Listen up! (Job 13-14)
December 2, 2010
One could quite easily get to Job 13-14 and think “alright Joby mate, change the blooming record, I mean you’re talking but all I’m hearing is ‘moan, moan, moan, moan moan moan moan!” But let’s have a brief recap. Job was a prosperous man with many livestock; they all died. Job had 10 children; they all died. And none of this was spread out, it was like bam! There goes your life Job, hard luck. And Job, good chap that he, is responded by saying “the Lord gave, and the Lord has taken away; blessed me the name of the Lord.” Impressive stuff. Well,at least he had his health, right? Wrong! He then gets afflicted sores all over his body. Ouch.
And at first his friends were incredibly sensitive. They sat with him in silence for a whole week. But when Job starts speaking, boy do they chip in with their two pence. I wonder if they spent that time in silence preparing their pearls of ‘wisdom’ for when the chance came. Last week I wrote about how Job’s suffering had put him on the defensive so that he didn’t hear comfort in his friends’ words. This week I’m realising that perhaps it’s Job that needs to be heard.
In chapter 13 Job asks to be listened to, or to be let to speak, no less than six times. He needs to speak out his grief, his anger, his confusion, his desperation. He needs to make his case to his friends and to God. He does not need a theology lecture or an oration on the nature and causes of suffering.
I have a good friend who likes a bit of moan. And quite right too, he/she (identity preserving non-gendering going on here) has had it rough in a lot of ways. When we spoke I used to try to help him/her look on the bright side, or to put the other person’s view across if they were in conflict. This did not go down at all well and my ‘advice’ fell on deaf ears for the most part. Then one day I was telling friend about something that was upsetting me and I made some over-the-top melancholy statement I knew not to be true like “men always leave me” or something as daft. This friend tried to reason with me “now you know that’s not true; you’ve had a great life, etc etc…” This was perfectly correct, but I did not need correction, I needed sympathy. I needed someone to hear my pain and comfort me. Of course, this had to happen more than once before I realised that I treated my friend exactly the way I didn’t want to be treated. Now I try to just listen and allow them to me in whatever place they are, perhaps offer some advice if asked, and when I do that the conversation is much more satisfying on both ends.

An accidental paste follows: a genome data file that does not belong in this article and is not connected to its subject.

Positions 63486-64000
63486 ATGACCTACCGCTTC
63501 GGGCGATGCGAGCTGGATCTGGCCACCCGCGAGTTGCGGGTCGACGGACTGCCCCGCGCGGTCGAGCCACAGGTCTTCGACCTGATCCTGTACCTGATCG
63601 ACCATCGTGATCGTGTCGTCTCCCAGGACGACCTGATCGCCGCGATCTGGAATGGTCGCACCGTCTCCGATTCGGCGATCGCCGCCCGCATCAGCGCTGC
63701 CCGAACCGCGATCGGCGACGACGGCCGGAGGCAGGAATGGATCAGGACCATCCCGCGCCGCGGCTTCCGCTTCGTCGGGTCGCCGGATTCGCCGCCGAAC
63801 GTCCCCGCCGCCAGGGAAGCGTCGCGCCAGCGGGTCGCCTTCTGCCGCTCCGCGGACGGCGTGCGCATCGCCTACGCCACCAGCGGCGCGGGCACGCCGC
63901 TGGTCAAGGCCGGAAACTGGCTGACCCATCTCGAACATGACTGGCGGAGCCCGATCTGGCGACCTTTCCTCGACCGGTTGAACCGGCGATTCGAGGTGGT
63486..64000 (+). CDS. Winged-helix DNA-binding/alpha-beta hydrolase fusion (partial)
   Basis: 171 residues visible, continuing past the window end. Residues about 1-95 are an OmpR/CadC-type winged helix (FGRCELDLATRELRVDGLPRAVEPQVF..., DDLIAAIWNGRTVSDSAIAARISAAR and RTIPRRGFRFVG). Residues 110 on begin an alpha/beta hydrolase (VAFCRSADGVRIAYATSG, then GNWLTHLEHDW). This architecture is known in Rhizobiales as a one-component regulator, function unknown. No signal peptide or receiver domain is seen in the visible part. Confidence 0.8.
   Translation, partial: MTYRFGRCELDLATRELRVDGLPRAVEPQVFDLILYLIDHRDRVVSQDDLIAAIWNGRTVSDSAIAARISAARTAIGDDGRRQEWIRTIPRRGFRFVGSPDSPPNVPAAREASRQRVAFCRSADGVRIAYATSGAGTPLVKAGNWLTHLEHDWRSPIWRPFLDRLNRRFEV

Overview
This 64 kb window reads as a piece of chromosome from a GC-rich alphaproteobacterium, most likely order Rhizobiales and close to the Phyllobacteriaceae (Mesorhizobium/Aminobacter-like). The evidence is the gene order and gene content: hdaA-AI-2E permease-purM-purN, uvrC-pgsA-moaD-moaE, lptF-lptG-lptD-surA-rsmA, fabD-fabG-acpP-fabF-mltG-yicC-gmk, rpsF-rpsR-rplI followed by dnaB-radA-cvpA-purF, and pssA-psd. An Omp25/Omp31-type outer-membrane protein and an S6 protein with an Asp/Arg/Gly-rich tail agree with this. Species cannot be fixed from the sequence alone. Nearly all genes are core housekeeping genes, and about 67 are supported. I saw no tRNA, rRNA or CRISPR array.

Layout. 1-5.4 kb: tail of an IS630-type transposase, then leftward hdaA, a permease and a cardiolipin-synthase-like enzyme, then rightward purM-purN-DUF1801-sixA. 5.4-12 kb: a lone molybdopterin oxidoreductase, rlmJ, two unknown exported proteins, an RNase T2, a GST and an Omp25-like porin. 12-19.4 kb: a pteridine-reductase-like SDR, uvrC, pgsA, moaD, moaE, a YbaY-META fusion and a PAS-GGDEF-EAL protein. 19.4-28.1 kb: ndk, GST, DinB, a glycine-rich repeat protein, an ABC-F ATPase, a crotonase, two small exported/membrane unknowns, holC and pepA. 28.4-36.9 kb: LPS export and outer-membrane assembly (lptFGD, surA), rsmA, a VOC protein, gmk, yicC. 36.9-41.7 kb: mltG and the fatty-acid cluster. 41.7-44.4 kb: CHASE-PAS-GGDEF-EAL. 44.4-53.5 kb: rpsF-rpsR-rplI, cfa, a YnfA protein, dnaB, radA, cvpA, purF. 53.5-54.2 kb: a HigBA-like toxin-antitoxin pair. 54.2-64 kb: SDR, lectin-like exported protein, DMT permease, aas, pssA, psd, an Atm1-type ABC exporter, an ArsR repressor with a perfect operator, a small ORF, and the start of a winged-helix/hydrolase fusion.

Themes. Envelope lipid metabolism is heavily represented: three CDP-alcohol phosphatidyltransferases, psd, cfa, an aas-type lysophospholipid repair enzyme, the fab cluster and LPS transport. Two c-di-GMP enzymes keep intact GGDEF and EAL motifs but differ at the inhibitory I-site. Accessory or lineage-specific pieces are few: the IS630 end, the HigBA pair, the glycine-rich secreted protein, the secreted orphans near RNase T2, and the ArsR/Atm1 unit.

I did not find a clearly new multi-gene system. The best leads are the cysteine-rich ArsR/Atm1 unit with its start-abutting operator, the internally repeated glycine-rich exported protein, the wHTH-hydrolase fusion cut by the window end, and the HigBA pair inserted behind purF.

Job reminds me that we are not rational when we suffering, and for the most part we know that. As Job put it 13:1-2 “look, my eye has seen all this and my ear has understood it. What you know I also know; I am not inferior to you.” We don’t need teachers, we need friends. Luckily, friends are teachers. Like my friend who needs to talk about their not-so-peachy life and taught me a very important lesson. To open my heart and close my mouth, if you like. Perhaps we can all learn from Job’s pleading.
But his friends aren’t the only ones who Job needs to be heard by. He need’s God’s ear too. And he needs to hear God. There are so many questions in 13:21-14:22. Does God hear them? And does God hear us now? I’d really like a booming voice from the sky saying “yes I do!” just to be sure, wouldn’t you? But that’s not the deal…okay it is at the end of Job, but not for us.
If God’s speaking is subtle then God’s listening is too. He doesn’t hear us like we hear our friends; at the end of the phone at the end of a busy day. He doesn’t receive in Dolby Digital surround sound. But he does hear us I think, somehow, we are heard. It’s just really hard to connect with that truth sometimes, to feel heard by this transcendent intanglible being.
All the more important to listen to each other then…